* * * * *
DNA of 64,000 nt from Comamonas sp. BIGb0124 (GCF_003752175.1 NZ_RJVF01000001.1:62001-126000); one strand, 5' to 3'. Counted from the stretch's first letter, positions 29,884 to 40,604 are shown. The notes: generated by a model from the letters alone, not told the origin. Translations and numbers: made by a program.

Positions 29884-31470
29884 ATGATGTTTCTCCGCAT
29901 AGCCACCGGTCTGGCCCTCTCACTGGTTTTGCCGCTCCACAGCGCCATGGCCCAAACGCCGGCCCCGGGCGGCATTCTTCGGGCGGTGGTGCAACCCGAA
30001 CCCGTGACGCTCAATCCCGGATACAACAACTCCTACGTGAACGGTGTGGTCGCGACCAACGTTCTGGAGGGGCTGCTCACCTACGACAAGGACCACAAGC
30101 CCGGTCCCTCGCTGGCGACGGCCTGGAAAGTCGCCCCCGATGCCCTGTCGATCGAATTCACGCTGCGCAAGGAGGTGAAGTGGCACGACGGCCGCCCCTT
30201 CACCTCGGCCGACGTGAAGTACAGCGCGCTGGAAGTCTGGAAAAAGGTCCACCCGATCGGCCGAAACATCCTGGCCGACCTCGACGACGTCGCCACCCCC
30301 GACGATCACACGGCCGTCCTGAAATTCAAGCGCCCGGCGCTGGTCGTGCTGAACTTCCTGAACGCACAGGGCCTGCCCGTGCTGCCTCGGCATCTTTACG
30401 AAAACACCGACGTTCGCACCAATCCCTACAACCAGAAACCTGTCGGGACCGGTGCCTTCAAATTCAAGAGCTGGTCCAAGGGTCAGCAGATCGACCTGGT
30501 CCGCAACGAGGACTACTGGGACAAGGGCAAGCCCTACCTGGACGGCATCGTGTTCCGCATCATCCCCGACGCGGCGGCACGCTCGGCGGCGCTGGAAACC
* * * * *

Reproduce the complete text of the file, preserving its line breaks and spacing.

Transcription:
DNA of 64,000 nt from Comamonas sp. BIGb0124 (GCF_003752175.1 NZ_RJVF01000001.1:62001-126000); one strand, 5' to 3'. Counted from the stretch's first letter, positions 29,884 to 40,604 are shown. The notes: generated by a model from the letters alone, not told the origin. Translations and numbers: made by a program.

Positions 29884-31470
29884 ATGATGTTTCTCCGCAT
29901 AGCCACCGGTCTGGCCCTCTCACTGGTTTTGCCGCTCCACAGCGCCATGGCCCAAACGCCGGCCCCGGGCGGCATTCTTCGGGCGGTGGTGCAACCCGAA
30001 CCCGTGACGCTCAATCCCGGATACAACAACTCCTACGTGAACGGTGTGGTCGCGACCAACGTTCTGGAGGGGCTGCTCACCTACGACAAGGACCACAAGC
30101 CCGGTCCCTCGCTGGCGACGGCCTGGAAAGTCGCCCCCGATGCCCTGTCGATCGAATTCACGCTGCGCAAGGAGGTGAAGTGGCACGACGGCCGCCCCTT
30201 CACCTCGGCCGACGTGAAGTACAGCGCGCTGGAAGTCTGGAAAAAGGTCCACCCGATCGGCCGAAACATCCTGGCCGACCTCGACGACGTCGCCACCCCC
30301 GACGATCACACGGCCGTCCTGAAATTCAAGCGCCCGGCGCTGGTCGTGCTGAACTTCCTGAACGCACAGGGCCTGCCCGTGCTGCCTCGGCATCTTTACG
30401 AAAACACCGACGTTCGCACCAATCCCTACAACCAGAAACCTGTCGGGACCGGTGCCTTCAAATTCAAGAGCTGGTCCAAGGGTCAGCAGATCGACCTGGT
30501 CCGCAACGAGGACTACTGGGACAAGGGCAAGCCCTACCTGGACGGCATCGTGTTCCGCATCATCCCCGACGCGGCGGCACGCTCGGCGGCGCTGGAAACC